Feature Interview: Jon Pomplin

Discussion in 'Features' started by TalkBass, Mar 23, 2004.

  1. TalkBass

    TalkBass News Poster

    Mar 12, 2004
    This feature was published on TalkBass.com in May of 2001

    Bassist Jon Pomplin took a risk when he broke away from his band to pursue his own musical vision. But that risk has paid off, so much so that his former band's label not only picked up his new work, but also hired him as their Director of Marketing Research.
  2. TalkBass

    TalkBass News Poster

    Mar 12, 2004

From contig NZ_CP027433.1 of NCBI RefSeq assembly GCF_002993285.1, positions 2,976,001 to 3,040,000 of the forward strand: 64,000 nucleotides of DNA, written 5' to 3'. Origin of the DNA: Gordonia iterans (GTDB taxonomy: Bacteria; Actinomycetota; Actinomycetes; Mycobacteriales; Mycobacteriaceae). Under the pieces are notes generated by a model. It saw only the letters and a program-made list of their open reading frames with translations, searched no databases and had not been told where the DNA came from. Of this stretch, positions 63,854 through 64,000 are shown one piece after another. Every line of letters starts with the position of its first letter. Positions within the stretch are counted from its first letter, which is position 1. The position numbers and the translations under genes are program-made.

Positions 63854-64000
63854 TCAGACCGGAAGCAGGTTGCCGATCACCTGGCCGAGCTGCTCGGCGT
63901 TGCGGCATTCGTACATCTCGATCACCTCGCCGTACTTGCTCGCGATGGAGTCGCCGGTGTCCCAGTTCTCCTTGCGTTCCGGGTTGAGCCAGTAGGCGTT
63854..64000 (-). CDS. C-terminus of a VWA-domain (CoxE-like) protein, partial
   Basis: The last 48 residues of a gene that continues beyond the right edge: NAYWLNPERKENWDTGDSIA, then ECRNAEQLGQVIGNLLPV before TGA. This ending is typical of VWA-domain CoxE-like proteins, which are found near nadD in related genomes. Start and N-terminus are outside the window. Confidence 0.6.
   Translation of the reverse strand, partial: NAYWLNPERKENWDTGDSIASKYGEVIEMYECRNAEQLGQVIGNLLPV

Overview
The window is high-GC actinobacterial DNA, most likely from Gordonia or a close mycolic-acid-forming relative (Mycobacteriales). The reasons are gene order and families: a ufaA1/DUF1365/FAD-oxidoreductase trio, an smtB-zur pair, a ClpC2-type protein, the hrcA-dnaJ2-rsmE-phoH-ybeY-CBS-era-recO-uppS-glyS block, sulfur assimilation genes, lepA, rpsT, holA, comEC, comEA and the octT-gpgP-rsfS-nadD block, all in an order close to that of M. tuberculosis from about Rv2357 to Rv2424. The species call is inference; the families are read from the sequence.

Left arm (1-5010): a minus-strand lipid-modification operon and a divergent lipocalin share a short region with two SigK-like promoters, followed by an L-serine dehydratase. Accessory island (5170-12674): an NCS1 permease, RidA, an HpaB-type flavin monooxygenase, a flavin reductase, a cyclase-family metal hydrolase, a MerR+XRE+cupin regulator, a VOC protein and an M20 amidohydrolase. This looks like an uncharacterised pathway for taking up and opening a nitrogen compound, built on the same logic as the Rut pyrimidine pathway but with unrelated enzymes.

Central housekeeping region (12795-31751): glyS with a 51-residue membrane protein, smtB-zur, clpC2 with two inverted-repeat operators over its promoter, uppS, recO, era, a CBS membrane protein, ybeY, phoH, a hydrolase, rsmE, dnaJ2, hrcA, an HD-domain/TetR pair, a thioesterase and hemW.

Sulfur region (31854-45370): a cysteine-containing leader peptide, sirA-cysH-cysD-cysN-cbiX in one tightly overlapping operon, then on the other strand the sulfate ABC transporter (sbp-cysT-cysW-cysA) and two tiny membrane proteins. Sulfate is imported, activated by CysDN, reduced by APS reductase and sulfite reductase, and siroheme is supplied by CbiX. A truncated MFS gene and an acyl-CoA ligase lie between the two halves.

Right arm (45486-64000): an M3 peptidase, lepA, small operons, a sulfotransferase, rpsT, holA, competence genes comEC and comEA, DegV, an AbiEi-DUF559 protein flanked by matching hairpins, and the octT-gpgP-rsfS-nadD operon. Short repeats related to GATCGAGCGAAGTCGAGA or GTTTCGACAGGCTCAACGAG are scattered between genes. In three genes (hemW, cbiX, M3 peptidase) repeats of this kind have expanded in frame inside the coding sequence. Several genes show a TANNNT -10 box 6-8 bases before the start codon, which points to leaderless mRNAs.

<p align="center"><font size="+5">Jon Pomplin </font></p> <p align="center"><font size="+3">“Thinking Outside the Box” </font></p> <p align="center">By: <a href="mailto:[email protected]">Imre Komaromi</a> </p> <p align="left"><font size="1">*Editor's Note: Jon Pomplin's newest release, Project 814, is now available through Cellar Records, <a href="http://www.cellarrecords.com/project814">www.cellarrecords.com</a></font></p> <p></p> <p align="center"><img src="/images/pomplin/tb_2.jpg" width="200" height="271" align="left"><i>“One of the most important things, I think, for any bassist, especially one who is recording, either their own stuff or in a leadership role with a band, is to 'think outside the box'."</i> <br> - Jon Pomplin</p><p>In this day and age where pre-fab boy-bands and packaged, homogenized music is shrink-wrapped and sterilized to the point that it couldn’t possibly affect anyone except the pre-pubescent boys and girls in middle America with tons of disposable cash, it seems an oddity when an artist comes out with a CD that is not on a major label. And when the artist is happy with that and seems to be making his best music ever and feels fulfilled with his role, people are even more incredulous. “How can this Happen? He’s not on a MAJOR LABEL…how is he going to get his music out and heard?”</p> <p>This is just the attitude that Jon Pomplin has fought against from the beginning. Success was knocking at his doorsteps in the nineties with the Alt-Rock force, Sea of Monsters, but just as things seemed poised for breaking, Jon split with the band to follow his own path and pursue his musical visions alone. Without the constraints of egos or agendas, Jon was free to express himself as he saw fit. The label that Sea of Monsters was on, Cellar Records, believed in Jon’s vision and talent so much that they brought him on board as a session bass player and signed him on to record his solo debut. In addition, after seeing his creative and “outside the box” ideas about marketing, Cellar Records hired him as their Director of Market Research and Development. </p> <p>With everything in line, Jon is ready to bring his brand of music to the people. Exploring ideas about teen suicide, alcoholism, and the eternal search for love, Jon runs the gambit and puts it all out on the table for the listener. </p> <p>TalkBass got a chance to chat with Jon on a break from his busy schedule, and allow him to share his thoughts on music today, the record industry, and the general state of his world.</p> <p></p> <p><b>TB: So how's the CD going? Everything set for release?</b></p> <p><img src="/images/pomplin/tb_cover.jpg" width="132" height="136" align="left">JP: Yeah, we are almost there wheeee! We have to do the final mix on a couple of the tracks, an instrumental with a kind of Latin feel, and a rocker. We'll master everything and should be ready for our anticipated May 9th release date. Now that the fun part is done the actual marketing part begins. It actually has been kind of an anti-climax, I mean I have been working on the project for over a year now, and now that it is nearly complete, I don't like the ending.</p> <p><b>TB: So what can people expect from your first solo release?</b></p> <p>JP: I think people will find may be bit schizophrenic. There are some mellow instrumentals and some real rockers, some of the songs have a bit of a social message. It has some very intricate bass lines but also I try to balance it and play for the song. It was time in my career to expand my horizons and do something that I had total control of, admittedly, though, it has a bit of a 70's feel to it. One of the my reasons for doing this was to showcase songs that are written on bass (8 of the 10) and build from there instead of the traditional model of piano or guitar built songs.</p> <p><b>TB: Did you write the material yourself, or did you choose artists to collaborate with?</b></p> <p>JP: I wrote all of the music and lyrics, with the exception of one that the producer/vocalist wrote lyrics for (The Speed of My Life). In fact, I was still writing the lyrics for that one and wasn't planning on recording it for a couple of weeks when the producer suggested that since we were "on a roll" we try to finish that one, too. When going into the studio I had a very good idea of what I wanted as far as keys, drums, and guitars, but I let the guys take it from there, I wanted it to be a true creative process.</p> <p><b>TB: How did you choose the artists you wanted to play with on the CD? Were they people you already knew, or did you just scout about looking for the best musicians that would fit in with you?</b></p> <p>JP: I kind of worked out both ways. I tried out a few musicians at first, but for one reason or another they couldn't commit. I was doing session work for the label and I found that the best musicians were the session guys I was already working with at the studio. We all get along great and they have a real "can do" attitude, which is important, kind of like when you are looking for something very hard and you finally realize the answer was staring you right in the face all along. After trying to work with several different singers, which didn't pan out for one reason or another, the producer, who has had several top 40 hits on the Billboard and Cashbox charts, volunteered to do it. It really worked out great because we think a lot alike and have become great friends. Also as a result I have taken over a lot of the marketing for the label because of this friendship.</p> <p><b>TB: How did working with the label come about? You seem to be taking on quite a lot of responsibility with them?</b></p> <p>JP: Initially in 1998 I was working with a band called Sea of Monsters, right after we played the Taste of Chicago for Fox Television, the label contacted us with a contract to make our next release. Our first one was done on a shoestring budget and was produced by the late Phill Bonnet (Chicago's best producer - did Smashing Pumpkins and Smoking Popes) and I was in the market to make the jump to the next level. We worked on it for a while but due to differences of opinion it never got completed. It seemed that the band members and I had different visions of what we wanted for our careers, but Todd Joos, who is producer/president of the label, and I hit it off right away. Part of it, I think, was the fact that I was willing to work my ass off to get the job done and keep an open mind on all that I do. Plus, he and I are the same age and have similar backgrounds so we relate on several levels. I decided to do the solo project to expand upon those ideas and desires that weren't in agreement with the band. After doing some work on the CD, and then being asked to do some session work for him, it grew from there.</p> <p><b><img src="/images/pomplin/tb_1.jpg" width="150" height="167" align="left">TB: What did happen with Sea of Monsters, you guys seemed on the verge of breaking.</b></p> <p>JP: Well that’s a tough one…I think in the long run, we had different priorities as far as the music and where our careers went - not to say anything bad because they are all great musicians and I still consider them friends, but it just seemed that they weren't looking down the same path as I was, I was doing the majority of the work (and paying the majority of the money) and after a while there wasn't a "team" mentality. The political struggles started, as they do in a lot of bands, we had done some radio shows and some T.V. work but the desire to gig and keep pushing the envelope wasn't there. Plus, a lot of the songs I was bringing in were getting rejected without a listen, this can be very discouraging, I didn't want to be a "weekend warrior" and just play the club circuit forever, I did that long enough. I have never want to be a "rock star", but I have strove to be as successful as possible in my music without giving up the pure joy of creating. To be successful, you have to work very hard and make certain sacrifices. I have always been willing to do that (within reason, my daughters still come first). The bottom line is that I consider my playing a job, the greatest job I have ever had or want, and treat it accordingly. If I wanted to just do this as a hobby, I wouldn’t be busting my hump as hard as I do. </p>